• personal copies of books 
  • optional study visits and field trips (and any associated visa costs)
  • printing costs
  • your own chosen materials and equipment
  • costs of participating at external events, exhibitions, performances etc.

The costs vary every year and with every student, according to the intentions for the type of work they wish to make. Attainment at assessment is not dependent upon the costs of materials chosen.

Note for EU students: UK withdrawal from the European Union

EU students starting a programme in the 2019/20 academic year will be charged the same fees as those who began in 2018/19 (subject to any annual increase in accordance with the applicable terms and conditions and the Kingston University fees schedule).

They will also be able to access the same financial support for the duration of their course as students who began in 2018/19, even if their degree concludes after the UK's exit from the EU.

No assurances have yet been made regarding 2020/21 and beyond. Updates will be published here as soon as they become available.

2020/21 fees for this course

The tuition fee you pay depends on whether you are assessed as a ‘Home' (UK or EU) or ‘International' student. In 2020/21 the fees for this course are:

 Fee category Amount
Home (UK and EU students) £9,250*
International £14,600

This fee applies to students studying for the BSc (Hons) or BA (Hons) top-up in the 2020/21 academic year.

* These fees are annual and may increase in line with inflation each year subject to the results of the Teaching Excellence Framework (TEF).

Eligible UK and EU students can apply to the Government for a tuition loan, which is paid direct to the University. This has a low interest rate which is charged from the time the first part of the loan is paid to the University until you have repaid it.

Need to know more?

Our fees and funding section provides information and advice on money matters.


The campus at Penrhyn Road is a hive of activity, housing the main student restaurant, the learning resources centre (LRC), and a host of teaching rooms and lecture theatres.

At the heart of the campus is the John Galsworthy building, a six-storey complex that brings together lecture theatres, flexible teaching space and information technology suites around a landscaped courtyard.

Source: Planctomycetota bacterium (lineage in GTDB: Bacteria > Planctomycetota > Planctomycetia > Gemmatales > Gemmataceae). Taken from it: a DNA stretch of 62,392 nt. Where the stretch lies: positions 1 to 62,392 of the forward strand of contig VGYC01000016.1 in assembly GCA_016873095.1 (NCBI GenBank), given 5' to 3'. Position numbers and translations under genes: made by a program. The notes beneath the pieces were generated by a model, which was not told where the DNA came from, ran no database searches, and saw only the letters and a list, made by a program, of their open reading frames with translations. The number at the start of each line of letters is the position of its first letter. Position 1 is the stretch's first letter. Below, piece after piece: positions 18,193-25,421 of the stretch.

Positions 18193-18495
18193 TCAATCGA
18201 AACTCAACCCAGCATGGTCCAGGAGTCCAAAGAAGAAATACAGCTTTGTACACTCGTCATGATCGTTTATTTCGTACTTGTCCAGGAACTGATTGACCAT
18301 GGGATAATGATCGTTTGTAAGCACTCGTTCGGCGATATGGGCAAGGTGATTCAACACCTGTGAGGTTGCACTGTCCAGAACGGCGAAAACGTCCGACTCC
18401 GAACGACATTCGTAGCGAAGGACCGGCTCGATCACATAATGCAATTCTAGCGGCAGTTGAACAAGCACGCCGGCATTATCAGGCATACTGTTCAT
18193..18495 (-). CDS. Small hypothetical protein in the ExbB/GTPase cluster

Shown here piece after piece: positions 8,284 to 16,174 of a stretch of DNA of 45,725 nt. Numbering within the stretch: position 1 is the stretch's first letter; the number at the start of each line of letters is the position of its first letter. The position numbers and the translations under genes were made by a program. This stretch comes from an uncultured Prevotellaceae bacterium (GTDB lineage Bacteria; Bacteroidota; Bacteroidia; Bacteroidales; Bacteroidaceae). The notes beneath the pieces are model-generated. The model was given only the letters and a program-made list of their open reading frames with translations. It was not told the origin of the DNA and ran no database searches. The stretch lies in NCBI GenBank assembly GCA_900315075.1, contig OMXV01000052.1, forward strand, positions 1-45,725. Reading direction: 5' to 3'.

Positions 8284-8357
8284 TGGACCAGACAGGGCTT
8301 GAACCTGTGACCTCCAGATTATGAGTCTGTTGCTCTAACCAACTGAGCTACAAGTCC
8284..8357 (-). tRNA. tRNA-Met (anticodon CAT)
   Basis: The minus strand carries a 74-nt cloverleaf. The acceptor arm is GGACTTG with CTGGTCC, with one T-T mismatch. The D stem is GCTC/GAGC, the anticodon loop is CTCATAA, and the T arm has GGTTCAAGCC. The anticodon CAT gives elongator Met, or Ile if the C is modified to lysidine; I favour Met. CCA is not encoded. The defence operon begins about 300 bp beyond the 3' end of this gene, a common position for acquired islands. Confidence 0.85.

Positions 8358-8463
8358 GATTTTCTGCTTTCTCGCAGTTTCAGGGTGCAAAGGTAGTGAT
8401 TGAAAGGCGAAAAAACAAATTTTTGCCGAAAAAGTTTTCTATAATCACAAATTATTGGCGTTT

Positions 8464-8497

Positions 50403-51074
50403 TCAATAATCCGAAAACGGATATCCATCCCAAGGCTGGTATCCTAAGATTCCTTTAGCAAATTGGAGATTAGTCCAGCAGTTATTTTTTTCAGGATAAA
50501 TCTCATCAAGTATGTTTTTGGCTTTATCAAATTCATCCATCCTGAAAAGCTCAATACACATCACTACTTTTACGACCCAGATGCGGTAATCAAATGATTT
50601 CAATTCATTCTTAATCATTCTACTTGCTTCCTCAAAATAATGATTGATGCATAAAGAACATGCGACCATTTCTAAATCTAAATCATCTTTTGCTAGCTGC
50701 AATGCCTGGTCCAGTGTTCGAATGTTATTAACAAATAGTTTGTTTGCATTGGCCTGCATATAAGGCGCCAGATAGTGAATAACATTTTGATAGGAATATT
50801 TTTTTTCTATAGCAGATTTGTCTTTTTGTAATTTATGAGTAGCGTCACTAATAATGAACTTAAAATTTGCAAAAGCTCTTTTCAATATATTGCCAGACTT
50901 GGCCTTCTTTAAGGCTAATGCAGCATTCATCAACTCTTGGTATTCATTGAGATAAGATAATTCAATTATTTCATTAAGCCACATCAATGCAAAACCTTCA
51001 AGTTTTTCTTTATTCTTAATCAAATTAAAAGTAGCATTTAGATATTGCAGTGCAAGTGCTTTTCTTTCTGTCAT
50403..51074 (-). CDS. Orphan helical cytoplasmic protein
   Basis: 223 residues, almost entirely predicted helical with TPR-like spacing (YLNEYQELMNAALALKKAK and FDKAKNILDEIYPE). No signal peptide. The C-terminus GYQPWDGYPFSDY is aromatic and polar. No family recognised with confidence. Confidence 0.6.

After you graduate

The focus of this course is to prepare you for a career in the creative sector and media production, however, you will also develop transferable skills (eg writing, presenting, researching) relevant to a wide range of careers.

Our graduates have followed careers in a wide range of sectors and media industries, working at local, national and international level (eg BBC, Discovery Channel).

Examples of recent graduate destinations

Types of jobs

  • Account executive
  • Copywriter
  • Digital account executive
  • Film maker
  • Lead reporter
  • Market analyst and IT support
  • TV presenter
  • Video producer
  • Web content editor
  • Writer


  • Amazing Media
  • Apple
  • BBC
  • Birmingham Art Galleries
  • British Waterways
  • Cyntergy
  • French Radio London
  • New Frontiers
  • Purple PR
  • Type 4 U

Employability preparation at Kingston University

In addition to building expertise in your own discipline, our courses will also help you to develop key transferable skills that you'll need for professional life or further study once you graduate. 

As well as a range of careers and employability activities at Kingston, we also offer you the chance to apply and develop your skills in live contexts as an integral part of your course. Opportunities include:

  • placements;
  • working or studying abroad;
  • volunteering;
  • peer mentoring roles; and
  • internship opportunities within and outside the University.

In your final year, you'll get the opportunity to complete a major 'capstone' project where you can apply the knowledge and skills you have acquired to a range of real issues in different contexts. This is a great way to learn and is a valuable bridge to employment or further research at masters level.

Key information set

The scrolling banner(s) below display some key factual data about this course (including different course combinations or delivery modes of this course where relevant).

Undergraduate study
Site menu